A well-known American actuary urges a method of loading which takes no account of the incidence of the expense, but charges it as a percentage of the aggregate annual costs of insurance i. e., for each policy, of the net one-year term premium at the attained age for an in surance equal to the total sum insured, less the reserve or "self-insurance." This gives an increasing loading for a whole life premium. While no other American actuary goes so far, many urge that there is no occasion for adjusting the loading to meet the incidence of ex 78 penses, and that it should be the same amount each year. This means that expense of procuring insurances is met by borrowing from surplus accumulated from the earn ings upon other policies or paid in by stockholders for the purpose, and such borrowings are made good ultimately out of margins of future loading.
This, of course, is impossible for new companies, and results in very slow growth for small companies. The most eminent actuary of the United States is authority for the statement that under such conditions, rigidly en forced, to establish a new company is "a well-known im possibility, not challenged by a single instance to the contrary." A favorite mode of dealing with this matter, in the United States and other countries, has been to make the gross premiums level, as usual, and then to take for the first year's loading as large a proportion as may be re quired, up to the limit that enough is left of the gross premium to contribute the policy's share of the losses. The portion of the first year's premium remaining after such deduction for first year's expenses is made is the net premium for that year. The net premiums after the first year are increased by an amount equivalent to the de ficiency thus created in the first year's net premiums.
It has been the opinion of many that the use of such a system is not contemplated by the valuation laws of many of the States of this country. Accordingly, com panies that have desired to have a larger loading the first year have made use of what is known as the preliminary term plan; that is to say, the policies provide that the premium the first year shall be for a term insurance of one year only, and that the whole life, or limited payment life or endowment insurance, shall commence at the end of that year upon the payment of the premium due at the beginning of the second year.
79 The effect of this is to give a very much larger loading the first year. Usually all the premiums, including the
first, are for the same amount; and in this manner pre miums as large as the subsequent nine-year endowment premiums have been taken as premiums for a single year's insurance. In some cases, indeed, under certain endow ment schemes, as large a premium as $100 has been charged, ostensibly for $soo insurance for a single year or even for a less amount.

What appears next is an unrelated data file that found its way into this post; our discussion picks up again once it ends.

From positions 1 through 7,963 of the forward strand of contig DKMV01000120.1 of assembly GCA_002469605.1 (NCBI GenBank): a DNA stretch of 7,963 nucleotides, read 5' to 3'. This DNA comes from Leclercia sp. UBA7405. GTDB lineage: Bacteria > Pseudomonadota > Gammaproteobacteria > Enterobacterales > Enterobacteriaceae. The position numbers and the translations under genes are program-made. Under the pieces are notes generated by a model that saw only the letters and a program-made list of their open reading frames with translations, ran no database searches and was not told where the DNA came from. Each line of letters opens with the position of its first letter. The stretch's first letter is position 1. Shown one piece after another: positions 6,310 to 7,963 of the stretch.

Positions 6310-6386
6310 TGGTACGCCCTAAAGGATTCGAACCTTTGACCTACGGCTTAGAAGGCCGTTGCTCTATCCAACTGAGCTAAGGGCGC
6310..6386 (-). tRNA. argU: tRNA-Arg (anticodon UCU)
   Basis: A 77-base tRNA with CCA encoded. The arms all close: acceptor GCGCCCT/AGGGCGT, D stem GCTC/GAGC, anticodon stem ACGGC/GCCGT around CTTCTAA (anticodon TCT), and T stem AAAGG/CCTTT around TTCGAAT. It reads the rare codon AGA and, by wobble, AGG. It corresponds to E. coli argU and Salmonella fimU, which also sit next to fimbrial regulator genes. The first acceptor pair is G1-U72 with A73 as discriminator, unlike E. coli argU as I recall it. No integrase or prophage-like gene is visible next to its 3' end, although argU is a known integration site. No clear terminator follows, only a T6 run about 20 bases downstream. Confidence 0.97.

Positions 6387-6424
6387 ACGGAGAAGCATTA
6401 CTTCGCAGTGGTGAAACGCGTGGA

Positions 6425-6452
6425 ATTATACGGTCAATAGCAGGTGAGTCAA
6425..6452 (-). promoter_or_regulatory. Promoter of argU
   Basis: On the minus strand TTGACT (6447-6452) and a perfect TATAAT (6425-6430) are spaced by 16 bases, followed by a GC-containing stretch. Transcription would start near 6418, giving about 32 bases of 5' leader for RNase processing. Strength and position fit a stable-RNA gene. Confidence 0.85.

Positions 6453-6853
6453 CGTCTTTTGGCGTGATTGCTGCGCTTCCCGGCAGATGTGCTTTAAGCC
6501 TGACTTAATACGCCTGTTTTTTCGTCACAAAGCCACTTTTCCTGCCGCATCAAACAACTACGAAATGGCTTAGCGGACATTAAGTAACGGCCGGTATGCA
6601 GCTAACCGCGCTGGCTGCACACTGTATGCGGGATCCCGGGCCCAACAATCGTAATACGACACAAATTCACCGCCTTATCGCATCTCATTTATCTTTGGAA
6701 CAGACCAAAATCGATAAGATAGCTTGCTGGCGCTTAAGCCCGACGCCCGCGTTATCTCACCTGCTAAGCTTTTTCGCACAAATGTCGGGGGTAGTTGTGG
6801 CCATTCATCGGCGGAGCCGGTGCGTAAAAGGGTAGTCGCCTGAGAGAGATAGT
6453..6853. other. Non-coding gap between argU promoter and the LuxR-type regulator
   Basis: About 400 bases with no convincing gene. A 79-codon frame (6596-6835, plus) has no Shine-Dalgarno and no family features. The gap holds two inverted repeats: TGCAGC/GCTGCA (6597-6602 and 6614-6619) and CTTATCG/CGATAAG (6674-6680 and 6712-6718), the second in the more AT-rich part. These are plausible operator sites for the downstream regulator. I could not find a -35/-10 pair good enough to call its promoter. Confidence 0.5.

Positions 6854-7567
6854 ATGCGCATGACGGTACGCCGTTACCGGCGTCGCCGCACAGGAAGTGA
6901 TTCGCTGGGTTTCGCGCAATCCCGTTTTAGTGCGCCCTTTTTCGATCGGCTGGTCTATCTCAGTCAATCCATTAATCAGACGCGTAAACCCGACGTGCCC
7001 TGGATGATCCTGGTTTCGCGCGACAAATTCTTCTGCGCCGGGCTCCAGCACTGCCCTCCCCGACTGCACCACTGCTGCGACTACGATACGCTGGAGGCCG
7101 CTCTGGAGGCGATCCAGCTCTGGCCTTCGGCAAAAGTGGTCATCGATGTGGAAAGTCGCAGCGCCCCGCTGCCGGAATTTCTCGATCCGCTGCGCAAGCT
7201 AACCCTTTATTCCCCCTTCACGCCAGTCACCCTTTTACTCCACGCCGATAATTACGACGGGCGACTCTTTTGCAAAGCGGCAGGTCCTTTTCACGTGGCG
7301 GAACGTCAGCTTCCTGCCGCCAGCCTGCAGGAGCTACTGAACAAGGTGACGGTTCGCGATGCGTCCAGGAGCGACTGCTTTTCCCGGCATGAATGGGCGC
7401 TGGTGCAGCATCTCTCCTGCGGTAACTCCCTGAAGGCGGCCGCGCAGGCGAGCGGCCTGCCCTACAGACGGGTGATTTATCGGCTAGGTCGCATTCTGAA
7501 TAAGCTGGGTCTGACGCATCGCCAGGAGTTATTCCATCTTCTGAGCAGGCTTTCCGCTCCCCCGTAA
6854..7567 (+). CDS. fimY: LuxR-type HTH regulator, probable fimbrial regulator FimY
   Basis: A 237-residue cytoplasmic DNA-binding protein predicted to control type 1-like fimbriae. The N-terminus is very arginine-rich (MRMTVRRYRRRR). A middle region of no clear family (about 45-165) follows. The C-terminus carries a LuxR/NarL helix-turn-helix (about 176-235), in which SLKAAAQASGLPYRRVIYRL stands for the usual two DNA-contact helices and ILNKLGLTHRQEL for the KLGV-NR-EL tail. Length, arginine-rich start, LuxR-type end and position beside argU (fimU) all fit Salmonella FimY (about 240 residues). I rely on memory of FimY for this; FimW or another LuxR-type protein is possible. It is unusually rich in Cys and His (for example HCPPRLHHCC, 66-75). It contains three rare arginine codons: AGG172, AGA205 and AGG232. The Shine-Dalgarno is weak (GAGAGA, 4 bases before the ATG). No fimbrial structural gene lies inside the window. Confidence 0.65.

The net premiums under such a preliminary term plan are as follows : The first year, the net premium for one year term insurance; after the first year, the net level an nual premium for an insurance, maturing as promised in the policy, issued at an age one year higher, at a date one year later and for a term one year shorter.
The extravagance of the loading sometimes under the preliminary term plan, as described, has led certain com panies to make modifications first introduced in this coun try by the author of this book in 1897. Before consider ing these modifications, however, it may well be remarked that if sums so large as these are actually expended in pro curing the insurances, the extravagance is present, no matter how the loading is computed.
The modification consists in making but one rate for one-year preliminary term insurance for each age, which rate is equal to the whole life premium at the next age. This, of course, gives a level gross premium each year. The net premiums on the whole life plan are the net one year term premium the first year and the net whole life annual premium for an age one year higher the next year and all subsequent years. But net premiums for plans which involve the cessation of premium payment after ten, fifteen or twenty years are based upon these whole life preliminary term net rates, by adding each and every year, including the first, a net pure endowment premium 8o sufficient to produce a fund at the end of the payment period equivalent to the then present value of the sub sequent net ordinary life premiums, which are thus pre paid. Occasionally, companies have accumulated enough to prepay the gross premiums; but usually, as stated, merely enough to prepay the net premiums. For endow ment insurances this net additional premium is a pure en dowment annual premium, sufficient to produce an en dowment at the end of the period equal to the excess of the sum payable as an endowment over and above the then reserve on a whole life preliminary term policy issued at the same age.